Measure SC supporters push forward to get out the Claremont vote

The backers of Measure SC had one unifying message: get out the vote.

Around 60 people convened in the courtyard of the Claremont DoubleTree Hotel Sunday afternoon for the kickoff party for the proposed police station ballot measure. The tables and hors d’oeuvres were flanked by Yes on SC signs, and nearly every person in attendance was sporting a pro-SC button.

Ed Reece, co-chair of Partners for a Safe Claremont, welcomed those in attendance, which included the entire Claremont city council, Police Chief Shelly Vander Veen along with a few police officers and numerous other city dignitaries.

“Now is the opportunity for us to do what we do well, which is being a thoughtful and giving and caring community,” he said. “This measure does exactly that.”

The measure is a proposed $23.5 million bond and $1.5 million general fund contribution that would pay for a new 26,000 square foot police station at the same location. The bond would be paid off over 25 years, at $30.33 per $100,000 of assessed property value in the first year of the bond’s life.

The measure has a tough road ahead—it needs a two-thirds majority vote to pass on June 5. This was not lost on the measure’s backers, who urged those in attendance to reach out to their neighbors and convince them to vote yes.

Earlier in the day, an estimated 200 people attended an open house of the police station, according to Partners for a Safe Claremont co-chair Betty Crocker. Residents were given a first-hand look at the current conditions of the 48-year-old facility.

“It is so overwhelming to walk into that station as a Claremonter and see it in such disrepair and such significant need,” she said.

By her count, only four people at the open house were vocally against the measure. When asked what detractors talked to her about, Ms. Crocker demurred. “I just let it roll off my back,” she said.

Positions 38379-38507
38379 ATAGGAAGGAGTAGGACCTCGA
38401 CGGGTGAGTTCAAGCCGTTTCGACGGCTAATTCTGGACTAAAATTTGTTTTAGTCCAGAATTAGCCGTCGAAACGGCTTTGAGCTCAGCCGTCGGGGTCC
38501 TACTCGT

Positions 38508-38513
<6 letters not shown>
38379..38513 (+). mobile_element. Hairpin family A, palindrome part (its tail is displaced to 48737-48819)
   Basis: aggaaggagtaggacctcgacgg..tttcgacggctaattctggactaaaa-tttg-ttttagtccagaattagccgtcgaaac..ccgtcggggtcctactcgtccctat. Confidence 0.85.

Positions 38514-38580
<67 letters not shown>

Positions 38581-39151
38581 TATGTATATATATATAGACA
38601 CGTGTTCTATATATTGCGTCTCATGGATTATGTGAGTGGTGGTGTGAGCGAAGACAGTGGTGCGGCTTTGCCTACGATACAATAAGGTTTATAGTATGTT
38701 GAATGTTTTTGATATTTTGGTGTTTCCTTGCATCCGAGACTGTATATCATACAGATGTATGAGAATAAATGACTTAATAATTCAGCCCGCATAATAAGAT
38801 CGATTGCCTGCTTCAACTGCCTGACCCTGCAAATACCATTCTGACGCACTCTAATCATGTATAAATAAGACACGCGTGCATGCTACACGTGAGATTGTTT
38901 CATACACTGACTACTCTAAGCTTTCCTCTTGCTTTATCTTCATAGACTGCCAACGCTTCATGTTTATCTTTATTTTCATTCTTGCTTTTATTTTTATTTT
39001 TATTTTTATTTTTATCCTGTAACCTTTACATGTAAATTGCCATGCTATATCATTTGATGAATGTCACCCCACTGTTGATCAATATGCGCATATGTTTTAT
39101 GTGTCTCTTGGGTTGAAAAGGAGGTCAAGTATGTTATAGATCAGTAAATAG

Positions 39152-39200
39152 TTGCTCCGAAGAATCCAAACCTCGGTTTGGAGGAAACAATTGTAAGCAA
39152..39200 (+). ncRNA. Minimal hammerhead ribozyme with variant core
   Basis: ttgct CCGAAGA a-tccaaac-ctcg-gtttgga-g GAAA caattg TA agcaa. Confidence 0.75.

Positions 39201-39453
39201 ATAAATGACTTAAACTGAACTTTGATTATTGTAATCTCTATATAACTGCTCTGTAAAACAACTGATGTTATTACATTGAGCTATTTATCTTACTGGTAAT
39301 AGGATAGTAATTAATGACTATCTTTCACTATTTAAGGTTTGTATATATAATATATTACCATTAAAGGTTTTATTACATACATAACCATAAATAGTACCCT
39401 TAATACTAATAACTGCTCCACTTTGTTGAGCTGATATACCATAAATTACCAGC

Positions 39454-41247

When asked about the general obligation bond versus a parcel tax, which is a funding mechanism held up by some detractors of the measure, she noted the parcel tax carries a higher financing cost.

“For those folks who aren’t willing to move forward past the parcel tax, I would love to connect with all of them and have them tour the station first hand to see if there’s any ground in the middle,” she said.

She also noted a parcel tax based on square footage would hurt seniors in the community, calling it regressive for those who have lived in their property for decades.

“And if we wait for the perfect financing mechanism, this won’t happen,” she said. “I promise you, as sure as I’m sitting here, that somebody will find a different definition of fair.”

During her speech in front of the receptive crowd, Ms. Crocker took issue with a 20/20/20 plan—$20 million over 20 years for a 20,000 square-foot station—brought forth by those opposing Measure SC.

“Our opposition today tells me, we’ll support it if it’s 20 million dollars,” she said. “Really? This bond is for 23.5 million. Are you telling me 3.5 million dollars, and I would have all of them standing up here going door to door with us?”

Jim Keith said Claremont’s current police station, at 9,800 square feet, is the smallest out of 16 surrounding police jurisdictions.

“There is absolutely no question we need to correct this,” he said.

He also noted that pro-SC backers get their stats and numbers from the police department or the city, and called out detractors for not signing their names on mailers.

Mayor Pro Tem Corey Calaycay, who convened the 15-member ad hoc committee that hammered out the details of Measure SC, cautioned the crowd that they have a limited time for outreach, since absentee ballots go out next week.

“Let’s get them before they cast their ballots,” he said.

Residents in the crowd were uniformly in favor of the station. Rachel Forester noted she would be voting yes due to the current station being seismically unsound and the lack of designated facilities for female officers.

Jim Graham, who has lived in Claremont for 55 years, said he had no idea about the condition of the current station until he took the tour earlier that day.

“It gave me food for thought,” he said.

Matthew Bramlett


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